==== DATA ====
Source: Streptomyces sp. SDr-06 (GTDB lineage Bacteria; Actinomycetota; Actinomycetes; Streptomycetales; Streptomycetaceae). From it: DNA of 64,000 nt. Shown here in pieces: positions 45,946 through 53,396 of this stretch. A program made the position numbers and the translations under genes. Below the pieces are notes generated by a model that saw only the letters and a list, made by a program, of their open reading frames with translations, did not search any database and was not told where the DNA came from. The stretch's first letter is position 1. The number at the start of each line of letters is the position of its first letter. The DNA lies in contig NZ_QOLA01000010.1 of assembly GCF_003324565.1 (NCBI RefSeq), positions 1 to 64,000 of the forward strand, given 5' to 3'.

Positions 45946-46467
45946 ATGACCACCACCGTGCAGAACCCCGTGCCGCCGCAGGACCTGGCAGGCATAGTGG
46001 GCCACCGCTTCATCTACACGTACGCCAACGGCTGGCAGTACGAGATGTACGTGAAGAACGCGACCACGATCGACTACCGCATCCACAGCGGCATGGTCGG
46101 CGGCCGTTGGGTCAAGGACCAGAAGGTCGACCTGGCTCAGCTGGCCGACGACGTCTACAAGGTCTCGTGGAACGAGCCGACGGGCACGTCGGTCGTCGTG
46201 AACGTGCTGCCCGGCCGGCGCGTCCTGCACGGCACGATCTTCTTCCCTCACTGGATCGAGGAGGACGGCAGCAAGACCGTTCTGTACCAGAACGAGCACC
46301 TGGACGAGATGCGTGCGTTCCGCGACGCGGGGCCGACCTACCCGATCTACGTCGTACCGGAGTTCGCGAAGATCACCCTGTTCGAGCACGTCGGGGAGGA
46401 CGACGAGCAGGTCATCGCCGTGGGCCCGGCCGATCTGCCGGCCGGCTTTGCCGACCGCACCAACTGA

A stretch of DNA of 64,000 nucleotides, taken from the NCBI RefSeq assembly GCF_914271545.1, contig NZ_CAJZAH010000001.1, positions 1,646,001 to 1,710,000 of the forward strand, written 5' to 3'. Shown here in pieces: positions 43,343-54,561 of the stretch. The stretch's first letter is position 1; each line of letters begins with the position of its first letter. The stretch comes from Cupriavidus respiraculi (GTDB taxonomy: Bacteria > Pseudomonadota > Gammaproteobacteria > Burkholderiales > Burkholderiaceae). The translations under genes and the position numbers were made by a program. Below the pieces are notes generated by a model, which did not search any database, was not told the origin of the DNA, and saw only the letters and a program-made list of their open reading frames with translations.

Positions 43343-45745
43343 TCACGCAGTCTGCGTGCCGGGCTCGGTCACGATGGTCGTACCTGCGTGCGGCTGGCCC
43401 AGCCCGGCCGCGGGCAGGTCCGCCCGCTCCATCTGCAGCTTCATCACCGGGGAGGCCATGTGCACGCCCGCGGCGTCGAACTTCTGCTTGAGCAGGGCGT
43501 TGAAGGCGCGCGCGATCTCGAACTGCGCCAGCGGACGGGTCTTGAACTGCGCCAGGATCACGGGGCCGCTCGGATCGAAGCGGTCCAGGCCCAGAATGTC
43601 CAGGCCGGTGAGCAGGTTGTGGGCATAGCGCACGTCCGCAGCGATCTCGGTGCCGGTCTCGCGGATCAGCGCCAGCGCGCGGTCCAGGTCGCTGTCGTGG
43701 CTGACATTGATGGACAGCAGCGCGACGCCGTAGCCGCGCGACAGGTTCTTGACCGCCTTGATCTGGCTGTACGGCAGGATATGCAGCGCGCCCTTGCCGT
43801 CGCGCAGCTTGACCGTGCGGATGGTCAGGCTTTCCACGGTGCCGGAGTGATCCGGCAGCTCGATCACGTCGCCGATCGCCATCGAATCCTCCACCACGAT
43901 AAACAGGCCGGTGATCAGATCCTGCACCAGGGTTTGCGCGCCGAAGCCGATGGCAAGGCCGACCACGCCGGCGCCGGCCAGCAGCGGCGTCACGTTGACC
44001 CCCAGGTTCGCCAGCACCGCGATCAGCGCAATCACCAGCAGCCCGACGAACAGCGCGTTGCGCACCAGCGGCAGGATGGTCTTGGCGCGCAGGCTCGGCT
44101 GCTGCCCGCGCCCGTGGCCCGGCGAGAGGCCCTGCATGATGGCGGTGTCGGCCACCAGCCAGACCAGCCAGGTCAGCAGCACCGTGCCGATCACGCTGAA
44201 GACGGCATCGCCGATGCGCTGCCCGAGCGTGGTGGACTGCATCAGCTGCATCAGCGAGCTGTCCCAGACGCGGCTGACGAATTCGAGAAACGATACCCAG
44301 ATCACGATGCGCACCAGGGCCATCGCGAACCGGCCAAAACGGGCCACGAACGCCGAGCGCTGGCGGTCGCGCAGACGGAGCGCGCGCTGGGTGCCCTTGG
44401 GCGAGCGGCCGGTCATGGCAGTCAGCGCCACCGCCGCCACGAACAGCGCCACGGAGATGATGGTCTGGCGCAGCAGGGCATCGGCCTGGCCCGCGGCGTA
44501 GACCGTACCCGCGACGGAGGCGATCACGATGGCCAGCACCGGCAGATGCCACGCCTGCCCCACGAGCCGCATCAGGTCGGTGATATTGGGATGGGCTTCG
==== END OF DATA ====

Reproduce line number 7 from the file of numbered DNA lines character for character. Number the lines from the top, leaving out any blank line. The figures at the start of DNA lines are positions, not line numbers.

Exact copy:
46301 TGGACGAGATGCGTGCGTTCCGCGACGCGGGGCCGACCTACCCGATCTACGTCGTACCGGAGTTCGCGAAGATCACCCTGTTCGAGCACGTCGGGGAGGA